But amongst this sea of information, is there still room for intuition? Krot says that there is.
“It is key for an entrepreneur,” he says. “Intuition is not a magic eight-ball that just shows you predictions. We form intuition by constantly working with information, our own and other people’s mistakes, things we see and read, by communicating and deepening into the context of what is happening.
“The best ideas don’t come when you read your analytics, or right after. But that doesn’t mean you don’t need to read it – it’s just that your brain processes it into business decisions in a bizarre way that scientists have yet to uncover.”
Interestingly. Krot also suggests that the importance of so-called back swans – such as the Covid-19 pandemic – is overestimated.
“What I mean is that entrepreneurs spend more time being horrified with them, rather than acting,” he says. “Yes, black swans provoke tectonic shifts in which someone is losing. But someone is winning. For business, such events can be both a failure and a springboard. It depends on the speed of reaction.”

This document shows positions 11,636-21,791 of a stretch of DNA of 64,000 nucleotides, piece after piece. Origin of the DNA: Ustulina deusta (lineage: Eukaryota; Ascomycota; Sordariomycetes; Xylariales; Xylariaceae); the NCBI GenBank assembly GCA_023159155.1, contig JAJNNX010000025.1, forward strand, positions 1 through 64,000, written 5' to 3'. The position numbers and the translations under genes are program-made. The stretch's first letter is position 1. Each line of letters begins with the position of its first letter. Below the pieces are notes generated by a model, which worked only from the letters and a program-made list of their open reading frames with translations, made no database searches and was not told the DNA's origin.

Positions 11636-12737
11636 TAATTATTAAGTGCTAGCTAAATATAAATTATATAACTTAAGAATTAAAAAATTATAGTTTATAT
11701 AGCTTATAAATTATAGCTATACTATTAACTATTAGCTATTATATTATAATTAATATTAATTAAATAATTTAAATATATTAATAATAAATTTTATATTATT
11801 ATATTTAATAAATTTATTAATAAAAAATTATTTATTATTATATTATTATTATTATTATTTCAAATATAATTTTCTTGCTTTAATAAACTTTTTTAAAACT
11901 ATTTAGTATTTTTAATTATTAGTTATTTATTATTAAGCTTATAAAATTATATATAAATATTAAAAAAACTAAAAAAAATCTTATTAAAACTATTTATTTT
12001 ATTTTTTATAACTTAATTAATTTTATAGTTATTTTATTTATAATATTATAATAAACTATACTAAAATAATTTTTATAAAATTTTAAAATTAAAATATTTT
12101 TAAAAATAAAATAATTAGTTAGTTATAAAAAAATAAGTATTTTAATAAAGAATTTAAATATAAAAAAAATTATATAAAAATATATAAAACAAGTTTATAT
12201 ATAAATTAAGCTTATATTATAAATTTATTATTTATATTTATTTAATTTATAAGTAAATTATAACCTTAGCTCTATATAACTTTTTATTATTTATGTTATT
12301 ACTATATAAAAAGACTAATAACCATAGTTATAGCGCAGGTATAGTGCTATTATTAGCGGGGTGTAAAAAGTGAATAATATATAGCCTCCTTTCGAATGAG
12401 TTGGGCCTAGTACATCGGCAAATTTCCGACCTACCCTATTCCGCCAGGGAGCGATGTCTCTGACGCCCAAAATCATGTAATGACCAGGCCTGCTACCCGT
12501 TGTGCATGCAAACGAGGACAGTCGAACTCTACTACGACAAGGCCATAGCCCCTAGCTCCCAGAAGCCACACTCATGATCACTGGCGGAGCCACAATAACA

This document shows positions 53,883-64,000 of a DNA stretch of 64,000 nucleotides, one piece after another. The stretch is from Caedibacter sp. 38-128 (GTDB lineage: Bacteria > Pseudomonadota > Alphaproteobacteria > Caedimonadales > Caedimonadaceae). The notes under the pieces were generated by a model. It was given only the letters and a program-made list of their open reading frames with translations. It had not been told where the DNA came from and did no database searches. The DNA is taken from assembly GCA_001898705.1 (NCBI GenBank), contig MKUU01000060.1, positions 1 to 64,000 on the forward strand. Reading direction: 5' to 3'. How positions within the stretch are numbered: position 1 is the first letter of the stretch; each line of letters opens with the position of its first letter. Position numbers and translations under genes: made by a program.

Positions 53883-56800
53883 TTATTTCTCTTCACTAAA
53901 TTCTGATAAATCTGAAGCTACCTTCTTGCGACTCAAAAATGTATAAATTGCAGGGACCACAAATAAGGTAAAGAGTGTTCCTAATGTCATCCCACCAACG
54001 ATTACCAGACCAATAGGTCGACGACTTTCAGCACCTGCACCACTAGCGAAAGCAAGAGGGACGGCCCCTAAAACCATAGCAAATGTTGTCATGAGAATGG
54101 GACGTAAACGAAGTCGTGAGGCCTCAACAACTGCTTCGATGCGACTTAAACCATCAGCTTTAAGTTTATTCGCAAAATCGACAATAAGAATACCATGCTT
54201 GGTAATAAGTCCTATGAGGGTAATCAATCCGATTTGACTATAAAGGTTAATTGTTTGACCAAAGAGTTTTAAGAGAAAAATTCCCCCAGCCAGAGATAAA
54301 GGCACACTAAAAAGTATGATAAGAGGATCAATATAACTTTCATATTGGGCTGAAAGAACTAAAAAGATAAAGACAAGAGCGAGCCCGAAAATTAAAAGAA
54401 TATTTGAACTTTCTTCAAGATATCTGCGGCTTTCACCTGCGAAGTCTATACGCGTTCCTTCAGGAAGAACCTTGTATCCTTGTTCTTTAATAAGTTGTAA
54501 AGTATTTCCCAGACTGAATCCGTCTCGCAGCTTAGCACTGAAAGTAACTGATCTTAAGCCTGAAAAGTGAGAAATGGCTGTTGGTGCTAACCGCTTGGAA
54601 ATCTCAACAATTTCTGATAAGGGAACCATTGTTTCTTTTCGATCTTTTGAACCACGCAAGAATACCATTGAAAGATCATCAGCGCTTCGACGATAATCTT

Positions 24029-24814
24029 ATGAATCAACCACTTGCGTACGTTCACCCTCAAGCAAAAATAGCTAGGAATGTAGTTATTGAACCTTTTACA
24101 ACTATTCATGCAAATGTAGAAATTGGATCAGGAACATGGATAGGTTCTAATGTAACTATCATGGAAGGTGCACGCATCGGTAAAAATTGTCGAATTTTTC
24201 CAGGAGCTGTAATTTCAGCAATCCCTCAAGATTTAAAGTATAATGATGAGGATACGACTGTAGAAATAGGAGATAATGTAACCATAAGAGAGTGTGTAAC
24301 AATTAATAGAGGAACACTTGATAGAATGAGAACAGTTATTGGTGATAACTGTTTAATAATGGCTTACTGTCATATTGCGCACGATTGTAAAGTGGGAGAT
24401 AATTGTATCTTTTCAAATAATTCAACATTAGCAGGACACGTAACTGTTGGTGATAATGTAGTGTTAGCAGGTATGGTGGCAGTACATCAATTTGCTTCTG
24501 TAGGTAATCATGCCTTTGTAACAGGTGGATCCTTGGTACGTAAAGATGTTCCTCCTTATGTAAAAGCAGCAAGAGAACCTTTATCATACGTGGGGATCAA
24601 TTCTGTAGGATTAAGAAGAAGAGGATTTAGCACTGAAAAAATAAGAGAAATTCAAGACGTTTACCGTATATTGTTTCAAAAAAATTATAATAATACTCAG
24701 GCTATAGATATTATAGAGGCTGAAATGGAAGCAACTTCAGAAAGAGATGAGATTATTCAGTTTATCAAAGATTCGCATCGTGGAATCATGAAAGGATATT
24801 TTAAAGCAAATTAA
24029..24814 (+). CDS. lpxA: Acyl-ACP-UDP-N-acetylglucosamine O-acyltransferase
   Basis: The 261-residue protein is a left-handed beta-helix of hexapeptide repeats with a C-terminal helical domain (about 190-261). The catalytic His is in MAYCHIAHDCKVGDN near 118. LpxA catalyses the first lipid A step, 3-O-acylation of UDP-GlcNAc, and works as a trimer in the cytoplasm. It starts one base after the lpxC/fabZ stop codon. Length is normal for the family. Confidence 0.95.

Lazebnikov points to the pandemic as an example.
“Bill Gates warned back in 2015 that a global pandemic could stop the world. But this did not diminish the shock,” he says. “Even worse, many simply froze in the hope that everything would be the same. Almost two years have passed, and conversations on the ‘pre-Covid-era renaissance’ topic are still there.
“For us, the black swan is just another variable in a complex set of business equations. It erases some of the previous rules, but that means new ones can be written.”
Lazebnikov offers the example of a TECHIIA company, WePlay Esports.
“We moved all esports tournaments online in the first month of the pandemic. It continued to bring talents and teams to the events but completely overhauled the protocols for working in arenas and studios to comply with the new safety rules.
“We took risks, but we were able to continue the production of our media product and even quadrupled its volume.”
Both men admit that while a few years ago, TECHIIA’s key direction was the esports business, the essence of the holding is to build an extensive network of diversified businesses.
“TECHIIA already has several IT product companies, an IT service company, an esports media holding, the production and distribution of merchandise, and a venture studio on board. And there are even more directions to come,” says Krot. Something that the new ventures, such as Culver Aviation and TECHIIA Motorsports demonstrate.
“And there is more to come in 2022,” he adds.
Lazebnikov says that he is particularly excited by Culver Aviation, which can revolutionise the way that the earth’s surface is monitored.